State Senate GOP seeks to end food and alcoholic beverage rule | Local News

Will Kreznick

ALBANY — The New York State Senate Republican Conference has introduced a resolution to rescind the mandate prohibiting bars and restaurants from serving alcoholic beverages to patrons who do not order food. The Executive Order was put into effect last July. It required any establishment licensed by the State Liquor […]

ALBANY — The New York State Senate Republican Conference has introduced a resolution to rescind the mandate prohibiting bars and restaurants from serving alcoholic beverages to patrons who do not order food.

The Executive Order was put into effect last July. It required any establishment licensed by the State Liquor Authority could only serve alcoholic beverages if accompanied by the purchase of a food item by each individual being served an alcoholic beverage.

The change was announced by Gov. Andrew M. Cuomo with no guidance in place, and caused mass confusion within the bar and restaurant industry, the GOP officials said.

“While we all recognized the need to make adjustments to help contain the spread of the virus in the midst of the pandemic, this order was completely arbitrary, with absolutely no scientific data to back it up. Our bars and restaurants continue to struggle under burdensome mandates passed on by the governor, and lifting this one is a no-brainer that would immediately help these businesses get back on their feet,” said Senate Republican Leader Rob Ortt, R-North Tonawaanda, in a news release.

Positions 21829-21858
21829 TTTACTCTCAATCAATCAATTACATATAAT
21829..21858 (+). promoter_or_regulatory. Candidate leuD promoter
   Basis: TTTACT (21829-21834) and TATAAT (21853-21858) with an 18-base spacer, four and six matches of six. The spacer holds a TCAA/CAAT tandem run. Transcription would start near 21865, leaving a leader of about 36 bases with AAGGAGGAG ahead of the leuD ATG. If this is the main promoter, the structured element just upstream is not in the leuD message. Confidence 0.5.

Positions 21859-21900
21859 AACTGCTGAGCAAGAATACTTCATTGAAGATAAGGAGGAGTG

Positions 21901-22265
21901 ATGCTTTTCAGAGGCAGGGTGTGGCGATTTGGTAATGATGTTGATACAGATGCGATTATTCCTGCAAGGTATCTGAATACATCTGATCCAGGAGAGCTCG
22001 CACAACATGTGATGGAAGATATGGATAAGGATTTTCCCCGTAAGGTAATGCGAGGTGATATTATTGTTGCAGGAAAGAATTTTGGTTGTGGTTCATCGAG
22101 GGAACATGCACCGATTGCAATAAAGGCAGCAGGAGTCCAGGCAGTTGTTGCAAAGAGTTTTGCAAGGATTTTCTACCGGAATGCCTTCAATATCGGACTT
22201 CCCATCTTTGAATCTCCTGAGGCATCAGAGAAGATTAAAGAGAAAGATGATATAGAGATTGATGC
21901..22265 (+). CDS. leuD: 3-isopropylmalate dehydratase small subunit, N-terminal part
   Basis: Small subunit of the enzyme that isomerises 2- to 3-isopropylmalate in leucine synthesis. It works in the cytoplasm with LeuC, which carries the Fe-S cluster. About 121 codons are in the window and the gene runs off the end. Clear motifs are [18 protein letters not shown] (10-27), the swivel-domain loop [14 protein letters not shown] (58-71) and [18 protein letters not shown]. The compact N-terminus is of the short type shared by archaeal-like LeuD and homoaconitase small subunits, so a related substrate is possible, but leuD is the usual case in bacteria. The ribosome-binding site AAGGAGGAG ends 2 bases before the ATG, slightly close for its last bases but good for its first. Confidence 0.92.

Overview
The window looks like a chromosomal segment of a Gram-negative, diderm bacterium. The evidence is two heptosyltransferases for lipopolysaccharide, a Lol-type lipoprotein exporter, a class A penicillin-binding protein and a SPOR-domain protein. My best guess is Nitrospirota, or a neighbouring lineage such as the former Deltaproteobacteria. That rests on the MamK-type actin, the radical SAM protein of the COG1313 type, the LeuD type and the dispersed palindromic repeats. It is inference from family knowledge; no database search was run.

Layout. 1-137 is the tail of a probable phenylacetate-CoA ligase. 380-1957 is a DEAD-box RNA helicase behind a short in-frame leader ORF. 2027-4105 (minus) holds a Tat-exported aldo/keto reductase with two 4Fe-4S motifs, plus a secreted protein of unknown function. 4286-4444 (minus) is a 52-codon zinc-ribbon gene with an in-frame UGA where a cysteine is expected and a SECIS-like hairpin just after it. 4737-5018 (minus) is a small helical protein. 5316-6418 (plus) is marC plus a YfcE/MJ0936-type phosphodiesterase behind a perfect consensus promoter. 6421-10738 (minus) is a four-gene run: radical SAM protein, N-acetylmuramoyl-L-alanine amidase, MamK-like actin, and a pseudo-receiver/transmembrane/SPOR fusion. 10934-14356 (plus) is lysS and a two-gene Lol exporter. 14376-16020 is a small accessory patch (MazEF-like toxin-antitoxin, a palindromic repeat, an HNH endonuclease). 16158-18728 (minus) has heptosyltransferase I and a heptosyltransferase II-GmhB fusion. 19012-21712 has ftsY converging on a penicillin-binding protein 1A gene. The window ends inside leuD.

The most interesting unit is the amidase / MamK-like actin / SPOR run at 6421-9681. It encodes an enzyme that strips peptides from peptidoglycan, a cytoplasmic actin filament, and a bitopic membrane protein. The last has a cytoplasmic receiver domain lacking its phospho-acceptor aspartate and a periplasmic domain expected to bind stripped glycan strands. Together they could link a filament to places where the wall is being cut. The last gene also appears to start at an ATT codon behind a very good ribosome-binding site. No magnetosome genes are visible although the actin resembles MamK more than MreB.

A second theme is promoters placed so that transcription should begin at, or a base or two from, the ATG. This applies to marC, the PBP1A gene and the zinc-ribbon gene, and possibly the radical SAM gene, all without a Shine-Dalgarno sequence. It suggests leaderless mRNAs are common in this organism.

“As we mark a year into the pandemic, the cumulative economic toll on our restaurants, hospitality businesses and their hardworking employees keeps growing,” said Sen. George Borrello, R-Sunset Bay. “Burdened by the governor’s overly restrictive and arbitrary mandates, New York’s industry is in worse shape than its peers in other states and, every day, we see more of these small businesses forced to close their doors. While the governor is consumed with defending himself against a series of unfolding scandals, we need to be laser focused on doing everything in our power to help our struggling hospitality sector and the New Yorkers it employs by rescinding senseless directives like this one that accomplish nothing other than causing further economic harm.”

“Restaurants have been one of the businesses hit especially hard by pandemic-related restrictions, many of which are arbitrary and not based on science,” said State Sen. Patrick Gallivan. “The requirement for customers to purchase food when ordering alcoholic beverages is just one example. As we move to safely reopen our economy, we must continue to ease restrictions and eliminate unnecessary burdens on businesses and consumers.”

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